The Writings of Carl Schurz/To Jacob D. Cox, December 28th, 1876

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St. Louis, Dec. 28, 1876.

I was on the point of writing to you when I received your letter, and I should have addressed to you very nearly the same questions which you want me to answer. I have been corresponding with Hayes until about three weeks ago. But his letters referred more to the changes of the situation appearing from day to day than to anything else. They indicate moreover that he believes himself fairly and rightfully elected. What influences may at present be potent with him, I do not know. I have been trying to convince him that his own interest as well as that of the country demands a settlement of the Presidential question by some other means than the mere use of party power through the President of the Senate, and I urged him to express himself publicly to that effect. He seemed to agree with me in the abstract, but there our correspondence dropped, probably because my last letter did not call for any answer. Whether he does anything to influence the counsels of the party at Washington, I do not know; but I am inclined to think he does not. I suppose the man now nearest to him is Stanley Matthews. My relations with the latter are not so intimate that I might apply to him for confidential information. Perhaps you could do so. Hayes has on several occasions spoken to me very highly of you as one of his most valued friends, and I suppose there would be no impropriety in your approaching him directly. I feel even as if you ought to do it. He is in a very perplexing and somewhat dangerous position. I mean morally dangerous, and dangerous also as to his standing as a man before the country. He ought not to be left without the advice of just such a friend as you are to him.

As to the general situation of things I conclude from your letter that we feel exactly alike. The doings of the Louisiana returning-board are, to say the least, suspicious. That a fair election in Louisiana, Florida, Mississippi etc., would have resulted in large Republican majorities, is indeed possible and even probable. But such an assumption, however justifiable, is after all no solution of the question. How will Hayes and his friends and his party stand before the world if after proceedings of so questionable a character the President of the Senate, setting aside the constant usage of more than half a century, takes it upon himself alone to count the votes and to determine and declare the result of the election? What will be the upshot of such a precedent in the future history of the Republic?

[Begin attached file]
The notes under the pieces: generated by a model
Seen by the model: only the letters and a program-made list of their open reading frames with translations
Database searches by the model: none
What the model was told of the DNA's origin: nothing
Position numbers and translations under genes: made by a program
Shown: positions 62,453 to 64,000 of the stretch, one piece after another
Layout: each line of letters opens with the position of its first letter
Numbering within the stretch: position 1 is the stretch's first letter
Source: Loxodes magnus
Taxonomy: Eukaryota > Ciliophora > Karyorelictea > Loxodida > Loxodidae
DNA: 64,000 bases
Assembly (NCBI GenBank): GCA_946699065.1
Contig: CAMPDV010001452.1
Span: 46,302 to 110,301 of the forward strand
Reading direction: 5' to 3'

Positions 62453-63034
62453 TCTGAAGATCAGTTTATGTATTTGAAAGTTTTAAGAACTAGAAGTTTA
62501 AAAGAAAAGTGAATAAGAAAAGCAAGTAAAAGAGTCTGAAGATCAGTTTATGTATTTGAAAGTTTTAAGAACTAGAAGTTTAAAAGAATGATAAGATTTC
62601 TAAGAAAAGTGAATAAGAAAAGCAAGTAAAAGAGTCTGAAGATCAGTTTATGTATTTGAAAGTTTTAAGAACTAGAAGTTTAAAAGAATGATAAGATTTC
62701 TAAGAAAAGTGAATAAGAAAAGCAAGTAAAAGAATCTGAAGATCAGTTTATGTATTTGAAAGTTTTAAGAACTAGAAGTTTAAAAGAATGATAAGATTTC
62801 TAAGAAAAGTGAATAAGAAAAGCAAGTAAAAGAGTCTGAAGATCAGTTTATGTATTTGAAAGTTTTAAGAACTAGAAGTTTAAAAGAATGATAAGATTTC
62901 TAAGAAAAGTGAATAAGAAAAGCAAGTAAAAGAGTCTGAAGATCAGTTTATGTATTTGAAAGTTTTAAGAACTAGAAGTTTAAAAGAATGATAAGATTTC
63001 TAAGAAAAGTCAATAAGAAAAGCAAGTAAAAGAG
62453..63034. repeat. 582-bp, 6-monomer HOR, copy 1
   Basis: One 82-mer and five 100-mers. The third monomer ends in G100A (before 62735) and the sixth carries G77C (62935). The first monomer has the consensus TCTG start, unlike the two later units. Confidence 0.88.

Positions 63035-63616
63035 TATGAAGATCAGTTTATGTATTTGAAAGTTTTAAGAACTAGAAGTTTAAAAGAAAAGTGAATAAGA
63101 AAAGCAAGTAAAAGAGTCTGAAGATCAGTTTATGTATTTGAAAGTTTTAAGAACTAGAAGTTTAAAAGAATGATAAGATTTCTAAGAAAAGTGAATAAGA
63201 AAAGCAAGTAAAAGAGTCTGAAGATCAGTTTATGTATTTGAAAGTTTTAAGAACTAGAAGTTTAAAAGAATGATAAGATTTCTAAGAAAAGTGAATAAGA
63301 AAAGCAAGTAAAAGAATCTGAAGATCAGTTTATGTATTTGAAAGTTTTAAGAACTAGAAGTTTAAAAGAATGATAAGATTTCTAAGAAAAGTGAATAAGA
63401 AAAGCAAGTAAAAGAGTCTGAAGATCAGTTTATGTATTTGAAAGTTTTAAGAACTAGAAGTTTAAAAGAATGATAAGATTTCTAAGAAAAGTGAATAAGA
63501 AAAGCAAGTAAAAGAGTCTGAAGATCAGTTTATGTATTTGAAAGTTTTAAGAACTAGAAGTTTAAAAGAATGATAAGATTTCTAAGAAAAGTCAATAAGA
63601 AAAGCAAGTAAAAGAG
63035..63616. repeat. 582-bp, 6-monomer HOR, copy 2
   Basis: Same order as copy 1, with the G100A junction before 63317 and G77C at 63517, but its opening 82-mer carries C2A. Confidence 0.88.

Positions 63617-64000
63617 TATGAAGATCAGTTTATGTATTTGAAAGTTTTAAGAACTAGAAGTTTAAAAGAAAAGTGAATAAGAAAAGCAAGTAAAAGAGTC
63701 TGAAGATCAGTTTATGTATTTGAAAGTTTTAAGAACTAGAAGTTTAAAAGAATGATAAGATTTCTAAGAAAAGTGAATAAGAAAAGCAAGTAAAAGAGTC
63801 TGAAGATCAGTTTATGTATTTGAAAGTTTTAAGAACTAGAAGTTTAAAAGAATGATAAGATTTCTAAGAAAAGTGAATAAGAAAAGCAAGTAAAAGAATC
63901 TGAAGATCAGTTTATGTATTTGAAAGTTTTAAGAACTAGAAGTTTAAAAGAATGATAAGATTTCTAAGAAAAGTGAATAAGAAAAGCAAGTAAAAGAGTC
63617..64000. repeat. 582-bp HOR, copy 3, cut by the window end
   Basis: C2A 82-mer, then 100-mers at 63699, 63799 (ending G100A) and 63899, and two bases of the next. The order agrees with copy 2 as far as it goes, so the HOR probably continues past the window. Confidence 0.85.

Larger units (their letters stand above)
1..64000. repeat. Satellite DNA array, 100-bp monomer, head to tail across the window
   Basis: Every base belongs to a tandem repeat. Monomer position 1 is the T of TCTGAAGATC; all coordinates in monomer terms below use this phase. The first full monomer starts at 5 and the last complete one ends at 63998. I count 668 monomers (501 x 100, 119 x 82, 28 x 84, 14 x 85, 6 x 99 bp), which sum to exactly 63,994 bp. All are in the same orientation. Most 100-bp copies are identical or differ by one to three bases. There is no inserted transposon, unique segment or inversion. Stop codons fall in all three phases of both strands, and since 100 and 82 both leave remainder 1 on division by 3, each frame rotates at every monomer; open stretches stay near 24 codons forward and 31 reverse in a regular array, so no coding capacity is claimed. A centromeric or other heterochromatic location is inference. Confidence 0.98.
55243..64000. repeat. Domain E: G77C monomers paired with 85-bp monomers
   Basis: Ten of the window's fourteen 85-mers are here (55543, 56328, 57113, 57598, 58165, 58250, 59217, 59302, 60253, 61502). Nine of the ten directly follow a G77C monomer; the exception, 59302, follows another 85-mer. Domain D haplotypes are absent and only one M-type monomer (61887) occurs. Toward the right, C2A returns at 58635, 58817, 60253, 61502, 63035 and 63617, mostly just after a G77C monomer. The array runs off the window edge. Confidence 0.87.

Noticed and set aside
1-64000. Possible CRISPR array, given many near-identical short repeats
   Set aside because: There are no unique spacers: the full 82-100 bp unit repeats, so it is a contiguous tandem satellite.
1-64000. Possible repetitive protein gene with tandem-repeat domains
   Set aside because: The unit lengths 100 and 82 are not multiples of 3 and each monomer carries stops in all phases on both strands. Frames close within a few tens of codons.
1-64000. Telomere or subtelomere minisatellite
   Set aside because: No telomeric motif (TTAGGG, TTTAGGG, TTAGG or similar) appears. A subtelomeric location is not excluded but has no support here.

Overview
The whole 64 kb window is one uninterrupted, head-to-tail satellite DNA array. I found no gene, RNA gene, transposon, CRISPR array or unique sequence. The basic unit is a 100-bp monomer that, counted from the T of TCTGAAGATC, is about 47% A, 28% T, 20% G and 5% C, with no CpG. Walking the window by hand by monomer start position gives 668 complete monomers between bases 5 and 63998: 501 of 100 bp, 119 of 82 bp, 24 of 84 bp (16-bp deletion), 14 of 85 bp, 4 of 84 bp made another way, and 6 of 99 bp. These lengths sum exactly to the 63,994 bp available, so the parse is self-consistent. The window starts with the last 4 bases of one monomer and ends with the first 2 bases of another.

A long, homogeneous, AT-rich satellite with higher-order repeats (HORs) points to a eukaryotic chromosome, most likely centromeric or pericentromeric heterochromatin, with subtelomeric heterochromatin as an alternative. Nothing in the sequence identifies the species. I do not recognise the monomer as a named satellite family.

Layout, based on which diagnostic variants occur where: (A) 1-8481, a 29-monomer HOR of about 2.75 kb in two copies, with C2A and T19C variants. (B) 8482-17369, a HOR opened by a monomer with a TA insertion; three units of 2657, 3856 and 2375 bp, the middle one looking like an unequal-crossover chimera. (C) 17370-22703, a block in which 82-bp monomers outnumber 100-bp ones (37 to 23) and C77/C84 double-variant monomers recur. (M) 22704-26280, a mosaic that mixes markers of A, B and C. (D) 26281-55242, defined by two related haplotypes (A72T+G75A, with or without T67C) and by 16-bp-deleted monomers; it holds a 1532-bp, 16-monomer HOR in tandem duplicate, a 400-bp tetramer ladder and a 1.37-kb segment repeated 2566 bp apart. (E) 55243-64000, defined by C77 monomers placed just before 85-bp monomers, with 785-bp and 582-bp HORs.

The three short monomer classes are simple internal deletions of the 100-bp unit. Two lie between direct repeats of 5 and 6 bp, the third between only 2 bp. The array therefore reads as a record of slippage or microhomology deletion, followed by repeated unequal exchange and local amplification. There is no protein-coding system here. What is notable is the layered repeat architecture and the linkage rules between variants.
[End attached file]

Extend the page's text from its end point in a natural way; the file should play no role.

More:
You are probably aware that I, with Senator Henderson, petitioned Congress to submit the matter to the Supreme Court. I did this because it is clear to my mind that nothing can now give Hayes an impregnable and universally respected title to the Presidency but the determination of the matter by some tribunal standing outside of party interest. I am therefore writing to my friends in Congress, and especially to members of the Compromise Committee of the two houses entreating them to devise and urge some method, formal or informal, to submit at least the question of the relative power of the President of the Senate and of the two houses in counting the electoral votes either to the members of the Supreme Court or some other impartial tribunal invented for the occasion. Not only the honor and existence of the Republican party are in jeopardy now, but by some unscrupulous use of power an injury may be inflicted on our republican institutions fraught with mischief beyond all present calculation.

I think some of us, who are of the same way of thinking, ought to get together as soon as possible to consider whether we cannot ourselves, or induce Hayes to, do something to avert such a danger. Unfortunately, I cannot leave my family just now. But will you not come this way one of these days? I should be most happy to speak with you. Do come if you can. Hayes, I fear, just permits things to drift. Can you not meet him somewhere? I have letters from many of our friends, especially from New England, full of apprehension.